Between 2002 and 2006, issuance of asset-backed securities more than doubled to US$840 billion—roughly the size of bank credit flows—financed by domestic and foreign investors. While greatly facilitating the expansion of credit, securitization activity also reduced transparency regarding the distribution of risks, increased reliance on ratings (which bred complacency regarding risks in high-rated securities), and moved risk outside the core banking system.
As securitization burgeoned, prudential supervision and regulation focused heavily on the core banking system, although its share of financial intermediation was shrinking rapidly. Prudential supervision was shared among a large number of agencies, further exacerbating regulatory gaps and other inconsistencies that in turn contributed to the buildup of systemic risk. At the same time, falling market volatility seemed to validate the view that financial innovation was enhancing efficiency and successfully spreading risk to peripheral (and presumably, nonsystemic) institutions. As a result, lending and monitoring standards were allowed to deteriorate sharply. Meanwhile, the improved access to credit fueled rising house prices and home ownership, creating a seemingly virtuous cycle at the macroeconomic level, with housing wealth feeding household consumption.
Over 2006 and 2007, cracks began to appear in both financial markets and the broad economy. Real estate prices and residential investment peaked, and as the housing downturn gathered pace, default rates on subprime mortgages rose and then surged. Off-balance-sheet vehicles, which were meant to keep risks at arm’s length, deteriorated sharply, putting banks' own balance sheets at risk, as they provided funding to stem reputational risks. Despite sizable liquidity injections, market strains remained high through the first half of 2008 and housing market stress continued to have an impact on financial institutions. The two housing government-sponsored enterprises (GSEs), Fannie Mae and Freddie Mac, were placed into conservatorship; two troubled investment banks, Merrill Lynch and Bear Stearns, were sold; and AIG, a global insurer with huge derivatives positions, was given emergency Federal Reserve funding.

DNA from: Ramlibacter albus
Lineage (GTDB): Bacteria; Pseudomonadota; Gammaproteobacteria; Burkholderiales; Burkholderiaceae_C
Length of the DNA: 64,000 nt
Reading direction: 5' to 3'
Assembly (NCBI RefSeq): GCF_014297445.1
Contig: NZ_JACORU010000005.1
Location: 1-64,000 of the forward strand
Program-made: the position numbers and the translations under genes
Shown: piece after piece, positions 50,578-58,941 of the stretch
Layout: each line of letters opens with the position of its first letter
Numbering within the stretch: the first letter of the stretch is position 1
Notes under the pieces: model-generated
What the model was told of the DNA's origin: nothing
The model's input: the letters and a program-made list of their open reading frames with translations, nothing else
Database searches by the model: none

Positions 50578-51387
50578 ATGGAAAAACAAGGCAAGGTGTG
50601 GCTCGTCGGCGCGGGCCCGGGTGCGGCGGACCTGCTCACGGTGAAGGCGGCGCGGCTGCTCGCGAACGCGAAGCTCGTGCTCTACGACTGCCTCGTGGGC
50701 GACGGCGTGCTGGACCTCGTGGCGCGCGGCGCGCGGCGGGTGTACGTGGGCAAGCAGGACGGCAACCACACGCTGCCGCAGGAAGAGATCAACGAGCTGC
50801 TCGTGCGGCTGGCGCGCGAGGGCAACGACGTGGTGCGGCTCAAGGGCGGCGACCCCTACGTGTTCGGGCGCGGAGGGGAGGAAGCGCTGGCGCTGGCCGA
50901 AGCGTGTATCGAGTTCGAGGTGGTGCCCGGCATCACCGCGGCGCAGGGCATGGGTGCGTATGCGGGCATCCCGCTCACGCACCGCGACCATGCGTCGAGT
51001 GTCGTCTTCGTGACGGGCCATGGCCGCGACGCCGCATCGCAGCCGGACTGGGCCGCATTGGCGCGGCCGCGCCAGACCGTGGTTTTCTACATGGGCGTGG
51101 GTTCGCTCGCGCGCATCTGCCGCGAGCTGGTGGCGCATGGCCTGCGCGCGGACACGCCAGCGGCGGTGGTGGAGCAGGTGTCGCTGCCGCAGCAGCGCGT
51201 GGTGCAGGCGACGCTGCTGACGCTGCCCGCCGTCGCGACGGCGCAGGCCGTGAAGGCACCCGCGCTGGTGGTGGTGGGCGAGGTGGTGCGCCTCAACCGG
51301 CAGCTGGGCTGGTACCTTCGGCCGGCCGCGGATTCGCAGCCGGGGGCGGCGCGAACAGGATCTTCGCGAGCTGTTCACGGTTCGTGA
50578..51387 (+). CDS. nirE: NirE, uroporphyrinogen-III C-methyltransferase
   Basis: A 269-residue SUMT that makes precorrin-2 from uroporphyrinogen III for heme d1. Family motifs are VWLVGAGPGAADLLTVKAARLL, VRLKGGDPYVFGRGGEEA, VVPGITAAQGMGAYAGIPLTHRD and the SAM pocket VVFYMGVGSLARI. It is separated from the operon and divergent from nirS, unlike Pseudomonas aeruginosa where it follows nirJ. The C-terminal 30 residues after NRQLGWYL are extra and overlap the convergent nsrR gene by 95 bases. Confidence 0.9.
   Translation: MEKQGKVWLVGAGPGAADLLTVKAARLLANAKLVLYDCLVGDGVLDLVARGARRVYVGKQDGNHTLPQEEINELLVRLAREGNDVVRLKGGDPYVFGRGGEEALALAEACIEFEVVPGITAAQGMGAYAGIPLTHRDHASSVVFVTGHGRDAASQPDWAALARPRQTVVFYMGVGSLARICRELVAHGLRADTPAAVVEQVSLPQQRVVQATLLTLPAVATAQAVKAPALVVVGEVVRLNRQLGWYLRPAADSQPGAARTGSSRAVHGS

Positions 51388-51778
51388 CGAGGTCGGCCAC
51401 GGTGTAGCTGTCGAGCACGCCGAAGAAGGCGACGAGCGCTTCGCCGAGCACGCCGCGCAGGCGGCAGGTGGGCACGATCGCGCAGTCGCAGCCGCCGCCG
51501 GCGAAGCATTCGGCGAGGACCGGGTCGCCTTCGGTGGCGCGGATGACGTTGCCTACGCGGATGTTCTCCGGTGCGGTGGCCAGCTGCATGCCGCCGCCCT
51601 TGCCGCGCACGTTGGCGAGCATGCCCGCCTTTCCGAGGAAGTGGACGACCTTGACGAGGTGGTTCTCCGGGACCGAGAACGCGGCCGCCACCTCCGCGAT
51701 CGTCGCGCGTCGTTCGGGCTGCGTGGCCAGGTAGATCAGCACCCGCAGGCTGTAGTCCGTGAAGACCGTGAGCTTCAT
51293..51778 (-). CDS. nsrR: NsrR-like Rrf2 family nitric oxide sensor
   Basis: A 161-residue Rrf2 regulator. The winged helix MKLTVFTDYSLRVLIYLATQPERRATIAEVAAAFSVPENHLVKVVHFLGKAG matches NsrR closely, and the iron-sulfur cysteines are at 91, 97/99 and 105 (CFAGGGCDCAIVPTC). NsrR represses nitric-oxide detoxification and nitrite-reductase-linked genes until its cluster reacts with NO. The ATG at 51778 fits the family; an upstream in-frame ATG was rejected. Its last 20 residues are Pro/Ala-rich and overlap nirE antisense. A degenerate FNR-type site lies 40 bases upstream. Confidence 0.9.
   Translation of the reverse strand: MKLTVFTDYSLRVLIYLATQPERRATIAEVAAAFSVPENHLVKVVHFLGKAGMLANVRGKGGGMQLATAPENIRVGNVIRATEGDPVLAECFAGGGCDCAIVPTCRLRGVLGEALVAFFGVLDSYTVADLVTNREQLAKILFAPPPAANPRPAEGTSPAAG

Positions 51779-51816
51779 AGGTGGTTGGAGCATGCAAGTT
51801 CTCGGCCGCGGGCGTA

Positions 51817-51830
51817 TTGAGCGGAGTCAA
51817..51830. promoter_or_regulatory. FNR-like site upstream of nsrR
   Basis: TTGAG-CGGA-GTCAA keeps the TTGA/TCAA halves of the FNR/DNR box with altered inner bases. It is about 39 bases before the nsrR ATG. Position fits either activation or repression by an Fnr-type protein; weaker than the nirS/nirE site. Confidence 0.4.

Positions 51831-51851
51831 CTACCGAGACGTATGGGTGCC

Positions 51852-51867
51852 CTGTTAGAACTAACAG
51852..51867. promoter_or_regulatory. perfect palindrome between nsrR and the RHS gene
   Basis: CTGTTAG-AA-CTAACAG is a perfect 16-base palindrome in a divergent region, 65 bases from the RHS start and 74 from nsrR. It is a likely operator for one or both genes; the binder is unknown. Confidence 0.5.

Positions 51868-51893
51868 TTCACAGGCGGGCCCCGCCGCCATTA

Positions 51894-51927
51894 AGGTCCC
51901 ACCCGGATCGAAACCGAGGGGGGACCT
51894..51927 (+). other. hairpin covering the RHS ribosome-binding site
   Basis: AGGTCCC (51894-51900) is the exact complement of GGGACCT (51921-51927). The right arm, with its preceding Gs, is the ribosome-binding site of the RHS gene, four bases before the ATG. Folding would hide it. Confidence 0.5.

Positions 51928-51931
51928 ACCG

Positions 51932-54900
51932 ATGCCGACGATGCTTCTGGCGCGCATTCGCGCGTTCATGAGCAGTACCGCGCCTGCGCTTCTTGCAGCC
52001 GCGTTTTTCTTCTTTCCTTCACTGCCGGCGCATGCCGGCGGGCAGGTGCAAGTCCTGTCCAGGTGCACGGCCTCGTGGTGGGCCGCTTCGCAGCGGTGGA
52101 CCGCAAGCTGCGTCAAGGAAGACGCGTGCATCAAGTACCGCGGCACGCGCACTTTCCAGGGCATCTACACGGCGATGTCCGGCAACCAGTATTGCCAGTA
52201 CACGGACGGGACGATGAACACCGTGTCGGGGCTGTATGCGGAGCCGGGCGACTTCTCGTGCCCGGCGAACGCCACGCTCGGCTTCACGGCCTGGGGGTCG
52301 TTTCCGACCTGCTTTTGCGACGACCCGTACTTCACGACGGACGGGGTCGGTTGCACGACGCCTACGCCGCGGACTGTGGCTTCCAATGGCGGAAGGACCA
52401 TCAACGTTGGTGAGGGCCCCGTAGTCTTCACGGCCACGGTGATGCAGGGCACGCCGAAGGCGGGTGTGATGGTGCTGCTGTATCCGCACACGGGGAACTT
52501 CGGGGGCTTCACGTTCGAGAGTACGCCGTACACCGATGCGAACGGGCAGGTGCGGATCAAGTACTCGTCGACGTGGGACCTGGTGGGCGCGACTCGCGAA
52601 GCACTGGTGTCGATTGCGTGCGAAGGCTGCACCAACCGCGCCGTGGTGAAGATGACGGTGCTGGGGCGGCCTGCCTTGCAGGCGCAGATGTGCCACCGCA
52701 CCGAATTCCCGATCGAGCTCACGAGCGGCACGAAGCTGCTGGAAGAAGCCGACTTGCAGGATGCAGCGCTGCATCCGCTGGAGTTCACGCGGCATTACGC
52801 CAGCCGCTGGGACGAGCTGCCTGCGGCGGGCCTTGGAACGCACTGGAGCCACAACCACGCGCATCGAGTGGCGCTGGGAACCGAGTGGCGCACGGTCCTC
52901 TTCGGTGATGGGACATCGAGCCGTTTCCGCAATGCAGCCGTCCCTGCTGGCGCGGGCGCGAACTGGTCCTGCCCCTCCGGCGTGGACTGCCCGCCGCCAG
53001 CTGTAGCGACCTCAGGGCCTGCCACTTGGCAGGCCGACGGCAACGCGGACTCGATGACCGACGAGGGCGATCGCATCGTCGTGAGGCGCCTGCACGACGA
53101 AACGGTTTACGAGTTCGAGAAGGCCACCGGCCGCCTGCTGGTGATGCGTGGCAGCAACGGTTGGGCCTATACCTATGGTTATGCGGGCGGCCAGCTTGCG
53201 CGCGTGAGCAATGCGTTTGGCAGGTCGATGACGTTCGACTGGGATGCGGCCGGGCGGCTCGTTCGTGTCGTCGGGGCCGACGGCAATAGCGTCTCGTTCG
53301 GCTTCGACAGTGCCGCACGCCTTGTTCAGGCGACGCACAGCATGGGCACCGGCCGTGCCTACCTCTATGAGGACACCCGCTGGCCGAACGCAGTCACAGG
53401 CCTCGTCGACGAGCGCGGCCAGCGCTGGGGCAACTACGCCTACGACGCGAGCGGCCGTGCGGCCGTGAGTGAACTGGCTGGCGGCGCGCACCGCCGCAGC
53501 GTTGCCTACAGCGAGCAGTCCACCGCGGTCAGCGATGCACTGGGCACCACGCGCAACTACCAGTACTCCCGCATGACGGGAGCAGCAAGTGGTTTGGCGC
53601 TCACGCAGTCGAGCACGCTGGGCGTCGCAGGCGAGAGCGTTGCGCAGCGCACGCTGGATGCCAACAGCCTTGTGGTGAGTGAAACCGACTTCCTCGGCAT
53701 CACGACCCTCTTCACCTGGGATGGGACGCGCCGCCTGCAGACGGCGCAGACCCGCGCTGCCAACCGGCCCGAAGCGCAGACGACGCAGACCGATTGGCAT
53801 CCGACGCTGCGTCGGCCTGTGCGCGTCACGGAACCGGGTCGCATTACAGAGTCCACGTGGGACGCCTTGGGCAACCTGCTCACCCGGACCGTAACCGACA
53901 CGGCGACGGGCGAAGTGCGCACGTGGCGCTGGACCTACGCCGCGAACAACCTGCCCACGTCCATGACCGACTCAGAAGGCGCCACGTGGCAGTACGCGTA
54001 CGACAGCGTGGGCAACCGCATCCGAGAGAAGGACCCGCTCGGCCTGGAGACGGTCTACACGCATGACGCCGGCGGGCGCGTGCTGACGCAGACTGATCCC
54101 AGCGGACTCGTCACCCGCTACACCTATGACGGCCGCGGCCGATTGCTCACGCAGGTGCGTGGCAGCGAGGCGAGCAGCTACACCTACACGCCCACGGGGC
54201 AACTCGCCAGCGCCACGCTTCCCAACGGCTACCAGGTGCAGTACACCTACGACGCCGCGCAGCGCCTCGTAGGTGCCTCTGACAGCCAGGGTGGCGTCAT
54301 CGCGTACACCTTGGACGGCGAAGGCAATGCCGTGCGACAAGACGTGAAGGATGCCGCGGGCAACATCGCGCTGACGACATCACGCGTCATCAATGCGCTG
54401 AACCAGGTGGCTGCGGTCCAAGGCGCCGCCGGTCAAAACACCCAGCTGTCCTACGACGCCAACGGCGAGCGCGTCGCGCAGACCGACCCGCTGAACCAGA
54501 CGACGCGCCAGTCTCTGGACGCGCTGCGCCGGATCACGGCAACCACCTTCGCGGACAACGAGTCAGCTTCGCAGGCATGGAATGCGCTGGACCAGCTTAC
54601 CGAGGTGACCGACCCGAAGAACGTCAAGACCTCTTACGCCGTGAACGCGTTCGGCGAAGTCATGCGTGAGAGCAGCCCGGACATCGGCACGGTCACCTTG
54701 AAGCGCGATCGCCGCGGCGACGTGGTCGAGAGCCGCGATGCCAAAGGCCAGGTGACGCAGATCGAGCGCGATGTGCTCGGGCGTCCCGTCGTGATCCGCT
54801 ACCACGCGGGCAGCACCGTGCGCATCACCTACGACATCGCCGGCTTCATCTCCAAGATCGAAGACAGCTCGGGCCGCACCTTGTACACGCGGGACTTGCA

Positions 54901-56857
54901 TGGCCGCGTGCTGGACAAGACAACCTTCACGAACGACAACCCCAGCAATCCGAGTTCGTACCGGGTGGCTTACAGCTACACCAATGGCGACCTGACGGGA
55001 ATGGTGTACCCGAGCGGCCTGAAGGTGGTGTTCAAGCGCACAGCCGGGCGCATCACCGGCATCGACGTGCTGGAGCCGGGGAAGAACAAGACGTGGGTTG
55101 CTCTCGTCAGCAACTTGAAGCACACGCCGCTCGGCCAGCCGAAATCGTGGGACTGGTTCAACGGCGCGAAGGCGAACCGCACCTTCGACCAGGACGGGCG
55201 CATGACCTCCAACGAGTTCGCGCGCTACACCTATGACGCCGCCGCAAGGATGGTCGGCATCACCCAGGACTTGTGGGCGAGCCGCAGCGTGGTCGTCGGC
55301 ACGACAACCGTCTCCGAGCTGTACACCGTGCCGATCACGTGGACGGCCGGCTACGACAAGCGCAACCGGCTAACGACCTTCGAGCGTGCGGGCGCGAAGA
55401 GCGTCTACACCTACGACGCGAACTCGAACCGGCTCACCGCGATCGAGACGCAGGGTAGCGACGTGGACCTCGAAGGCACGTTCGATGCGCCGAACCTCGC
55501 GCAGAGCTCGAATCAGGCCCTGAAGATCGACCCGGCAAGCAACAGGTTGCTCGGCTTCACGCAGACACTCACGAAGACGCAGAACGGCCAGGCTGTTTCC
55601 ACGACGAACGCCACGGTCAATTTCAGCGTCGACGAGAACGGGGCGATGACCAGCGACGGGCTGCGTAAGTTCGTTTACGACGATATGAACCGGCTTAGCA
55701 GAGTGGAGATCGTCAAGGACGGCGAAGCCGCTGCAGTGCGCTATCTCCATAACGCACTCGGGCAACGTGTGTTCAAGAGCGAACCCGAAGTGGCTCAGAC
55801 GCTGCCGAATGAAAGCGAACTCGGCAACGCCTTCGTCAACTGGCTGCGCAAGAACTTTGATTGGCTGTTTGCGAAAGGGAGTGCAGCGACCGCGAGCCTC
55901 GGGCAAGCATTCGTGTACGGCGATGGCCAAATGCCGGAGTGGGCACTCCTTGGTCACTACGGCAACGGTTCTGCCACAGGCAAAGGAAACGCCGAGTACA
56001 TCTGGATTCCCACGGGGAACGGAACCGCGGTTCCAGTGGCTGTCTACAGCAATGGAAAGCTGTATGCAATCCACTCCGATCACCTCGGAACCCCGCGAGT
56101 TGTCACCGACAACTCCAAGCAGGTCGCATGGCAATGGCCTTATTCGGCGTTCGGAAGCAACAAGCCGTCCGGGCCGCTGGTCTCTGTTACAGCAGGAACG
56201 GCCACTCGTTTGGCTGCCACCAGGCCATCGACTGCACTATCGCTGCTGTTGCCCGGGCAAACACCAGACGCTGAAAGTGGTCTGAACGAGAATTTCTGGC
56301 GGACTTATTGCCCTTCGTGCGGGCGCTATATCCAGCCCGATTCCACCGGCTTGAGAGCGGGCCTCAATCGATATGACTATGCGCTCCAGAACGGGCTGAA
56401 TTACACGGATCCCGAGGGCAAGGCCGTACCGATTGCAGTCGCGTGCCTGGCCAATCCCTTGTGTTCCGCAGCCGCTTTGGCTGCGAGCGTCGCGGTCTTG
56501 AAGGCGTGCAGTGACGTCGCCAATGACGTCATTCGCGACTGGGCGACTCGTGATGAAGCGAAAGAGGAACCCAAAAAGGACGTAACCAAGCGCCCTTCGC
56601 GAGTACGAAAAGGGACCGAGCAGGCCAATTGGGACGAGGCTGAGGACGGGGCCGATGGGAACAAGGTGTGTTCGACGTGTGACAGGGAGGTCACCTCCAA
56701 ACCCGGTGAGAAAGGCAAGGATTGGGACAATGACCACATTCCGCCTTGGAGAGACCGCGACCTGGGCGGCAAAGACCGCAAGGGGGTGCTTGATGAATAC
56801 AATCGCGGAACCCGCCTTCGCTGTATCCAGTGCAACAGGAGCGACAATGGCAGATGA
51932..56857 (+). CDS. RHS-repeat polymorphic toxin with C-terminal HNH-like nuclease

United States: Securitization Annual Issuance Volumes 1/
Sources: Merrill Lynch; JPMorgan Chase & Co.; and IMF staff calculations.
1 Excludes government-sponsored enterprises.
But in September 2008 another investment bank, Lehman Brothers, came under extreme stress, and with no orderly resolution framework for systemic nonbank financial institutions, no private buyer forthcoming, and the Federal Reserve assessing Lehman’s collateral as insufficient to back emergency lending, the bank entered bankruptcy, triggering the worst bout of financial instability since the Great Depression. Interbank transactions virtually disappeared beyond overnight maturities, and there was a run on money market funds, causing in turn the commercial paper market to dry up and the issuance of asset-backed securities to plummet; equity markets collapsed and equity volatility spiked, with severe repercussions both abroad and at home.
The crisis underscored the need for a major overhaul of the U.S. financial system. Broadly in line with G-20 recommendations, the Obama administration outlined a comprehensive package of proposals in mid-June 2009. These proposals broke new ground, particularly in reforming the architecture of financial supervision and regulation and restarting a healthy and sustainable model of securitization.
On the architecture of financial supervision and regulation, these proposals include
Establishing a two-pillar structure, with the Federal Reserve regulating and supervising all systemic financial institutions and a new Financial Services Oversight Council (FSOC), chaired by the Treasury, facilitating interagency discussions and identifying emerging risks.
Subjecting all institutions to tighter supervision and regulation, with even higher standards for large, interconnected firms (to internalize systemic costs), complemented by a broadened resolution framework for systemically important firms.
Consolidating two bank regulators, while creating a new consumer regulatory agency.
Strengthening international regulatory standards and cooperation, with higher capital standards and enhanced oversight of global financial institutions and markets (including over-the-counter derivatives), and reforming crisis prevention and management arrangements.
Key details of implementation will need to be addressed as the proposals make their way through Congress: notably, whether regulation of systemic firms would penalize them for their size and complexity, whether the FSOC would be more effective than a single institution such as the Federal Reserve in identifying and reporting on emerging systemic risks, whether the still-complex regulatory structure would bridge remaining gaps effectively, and whether the new framework would be conducive to mitigating procyclicality and other macrofinancial linkages.